How to Learn to Press Bar Chords More Easily

by IanM on February 21, 2012

Learn to Press Bar Chords With Minimal Pain and Suffering

Learning to play bar chords will always be a challenge at the start for beginners because they require you to apply quite alot of pressure on the strings, and this can be hard if you are learning on a heavy gauge copper string acoustic guitar. It’s like asking a person who has never lifted weights before to suddenly start lifting 40kg over their head. Some people may be able to do with no problem while others may not even get the weight off the the ground.

In either case, your technique will most likely be bad because you are struggling to lift the weight. You’d be better off starting with a really light weight to learn the proper technique and gradually adding the weight on as you build up strength.

With this analogy in mind, the same goes as with learning bar chords. You don’t want to start learning on strings which you probably don’t have the strength to press down on. You can if you want, but it will be hard, and the problem with hard for beginners is that it can lead to frustration and giving up before you’ve played your first song, and we don’t want that.

Start on a guitar with strings which are easier to press, and in the video I recommend learning on guitars in the following order:

  1. Electric guitar – Because you only need to apply light pressure in order to hear what the chord sounds like
  2. Classical guitar with nylon strings)  – Because nylon strings are easier to press than copper or steel strings and hurt your fingers less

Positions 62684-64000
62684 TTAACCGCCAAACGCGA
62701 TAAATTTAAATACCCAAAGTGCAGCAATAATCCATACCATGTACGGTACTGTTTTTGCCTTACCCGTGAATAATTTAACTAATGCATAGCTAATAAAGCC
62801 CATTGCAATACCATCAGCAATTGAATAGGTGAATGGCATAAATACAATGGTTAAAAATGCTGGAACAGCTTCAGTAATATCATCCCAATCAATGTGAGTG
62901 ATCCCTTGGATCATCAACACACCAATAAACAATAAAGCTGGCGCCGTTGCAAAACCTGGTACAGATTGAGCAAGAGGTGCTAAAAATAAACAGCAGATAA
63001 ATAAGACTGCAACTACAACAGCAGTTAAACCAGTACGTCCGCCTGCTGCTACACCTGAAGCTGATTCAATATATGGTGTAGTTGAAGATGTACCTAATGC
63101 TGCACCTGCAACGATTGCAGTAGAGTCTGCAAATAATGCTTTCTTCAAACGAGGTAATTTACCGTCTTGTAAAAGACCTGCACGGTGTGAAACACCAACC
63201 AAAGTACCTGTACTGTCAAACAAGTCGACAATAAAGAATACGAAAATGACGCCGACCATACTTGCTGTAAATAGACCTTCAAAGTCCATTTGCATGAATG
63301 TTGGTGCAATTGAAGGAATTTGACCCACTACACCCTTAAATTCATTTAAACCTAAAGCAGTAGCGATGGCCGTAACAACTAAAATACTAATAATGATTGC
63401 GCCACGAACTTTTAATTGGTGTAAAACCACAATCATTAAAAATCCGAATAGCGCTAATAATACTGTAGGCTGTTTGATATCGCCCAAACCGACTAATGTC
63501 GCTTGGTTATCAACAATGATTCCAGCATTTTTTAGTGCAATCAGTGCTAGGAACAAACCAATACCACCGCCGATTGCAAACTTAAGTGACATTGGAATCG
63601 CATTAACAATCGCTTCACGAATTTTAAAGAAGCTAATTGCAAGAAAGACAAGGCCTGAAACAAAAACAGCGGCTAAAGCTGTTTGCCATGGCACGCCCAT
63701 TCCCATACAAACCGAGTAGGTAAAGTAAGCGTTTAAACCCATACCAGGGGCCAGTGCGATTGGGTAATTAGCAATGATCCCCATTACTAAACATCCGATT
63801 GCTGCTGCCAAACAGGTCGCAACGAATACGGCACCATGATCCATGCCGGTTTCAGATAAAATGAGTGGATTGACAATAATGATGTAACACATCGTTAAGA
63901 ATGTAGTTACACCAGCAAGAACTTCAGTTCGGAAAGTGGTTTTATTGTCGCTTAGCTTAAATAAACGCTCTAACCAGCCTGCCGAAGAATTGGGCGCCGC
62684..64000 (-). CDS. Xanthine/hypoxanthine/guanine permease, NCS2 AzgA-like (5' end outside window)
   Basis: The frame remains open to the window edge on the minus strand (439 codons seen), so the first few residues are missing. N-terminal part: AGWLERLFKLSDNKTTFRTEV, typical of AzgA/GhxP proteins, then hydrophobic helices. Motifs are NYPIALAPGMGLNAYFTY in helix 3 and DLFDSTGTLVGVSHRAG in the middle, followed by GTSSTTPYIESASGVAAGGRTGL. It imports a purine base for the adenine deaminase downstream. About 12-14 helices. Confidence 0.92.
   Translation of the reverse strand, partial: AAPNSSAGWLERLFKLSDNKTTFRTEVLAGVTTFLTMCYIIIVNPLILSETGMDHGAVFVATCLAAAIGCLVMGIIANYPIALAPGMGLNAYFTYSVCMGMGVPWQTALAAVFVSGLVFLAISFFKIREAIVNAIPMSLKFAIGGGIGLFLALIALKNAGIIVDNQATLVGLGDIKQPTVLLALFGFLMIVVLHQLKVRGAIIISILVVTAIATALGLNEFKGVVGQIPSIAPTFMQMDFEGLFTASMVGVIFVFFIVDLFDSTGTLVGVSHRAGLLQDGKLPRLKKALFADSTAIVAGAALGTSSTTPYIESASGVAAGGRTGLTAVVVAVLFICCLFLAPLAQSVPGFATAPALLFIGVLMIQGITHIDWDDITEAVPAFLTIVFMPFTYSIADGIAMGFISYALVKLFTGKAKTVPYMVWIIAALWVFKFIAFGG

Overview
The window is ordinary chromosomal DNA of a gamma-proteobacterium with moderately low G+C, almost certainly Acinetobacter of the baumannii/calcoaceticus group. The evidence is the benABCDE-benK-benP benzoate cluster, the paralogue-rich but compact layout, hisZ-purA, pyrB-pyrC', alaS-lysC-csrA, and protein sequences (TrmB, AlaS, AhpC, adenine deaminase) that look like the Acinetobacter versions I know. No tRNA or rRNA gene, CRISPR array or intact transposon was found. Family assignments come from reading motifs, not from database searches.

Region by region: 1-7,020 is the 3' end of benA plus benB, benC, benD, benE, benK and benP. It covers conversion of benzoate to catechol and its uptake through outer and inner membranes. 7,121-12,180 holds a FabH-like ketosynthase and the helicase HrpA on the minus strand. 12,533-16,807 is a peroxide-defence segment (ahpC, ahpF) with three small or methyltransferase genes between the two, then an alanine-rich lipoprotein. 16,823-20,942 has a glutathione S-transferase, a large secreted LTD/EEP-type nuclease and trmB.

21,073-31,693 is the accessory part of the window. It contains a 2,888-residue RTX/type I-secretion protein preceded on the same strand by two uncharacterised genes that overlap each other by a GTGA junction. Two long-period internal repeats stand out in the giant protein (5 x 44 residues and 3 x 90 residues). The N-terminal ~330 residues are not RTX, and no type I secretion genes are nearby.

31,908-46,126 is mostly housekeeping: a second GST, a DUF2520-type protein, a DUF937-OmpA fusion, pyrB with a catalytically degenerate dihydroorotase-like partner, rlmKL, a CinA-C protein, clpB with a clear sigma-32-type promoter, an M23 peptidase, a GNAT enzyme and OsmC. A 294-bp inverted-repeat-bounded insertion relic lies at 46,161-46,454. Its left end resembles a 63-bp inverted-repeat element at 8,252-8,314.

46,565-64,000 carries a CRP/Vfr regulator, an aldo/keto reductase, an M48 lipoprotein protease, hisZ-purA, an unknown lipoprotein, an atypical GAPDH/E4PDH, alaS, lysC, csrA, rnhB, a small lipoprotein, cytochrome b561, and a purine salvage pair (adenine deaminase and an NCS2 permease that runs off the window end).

3. Acoustic guitar with light gauge steel strings – Because light gauge strings are thinner, they flex easier and require less force to be pressed down compared to heavier gauge strings
Some people may disagree with my approach and tell you that you should just power through on a tough guitar, but I disagree if you a just starting out and learning. Frustration early in the learning process is the number one reason why people give up learning and I don’t want that for you. It is very important you start enjoying the guitar early and in order to do that, you need to be able to play chords. Baby steps will get you there.

While you do not need to learn bar chords, they are definitely something you will want to learn as you progress as a guitarist. Bar chords allow you to transpose chords quickly and easily, even if you don’t know what the standard chord form is. Bar chords also sound better when you’re playing songs on the electric guitar with distortion and want to create that fast solid heavy sound typical of most rock bands.

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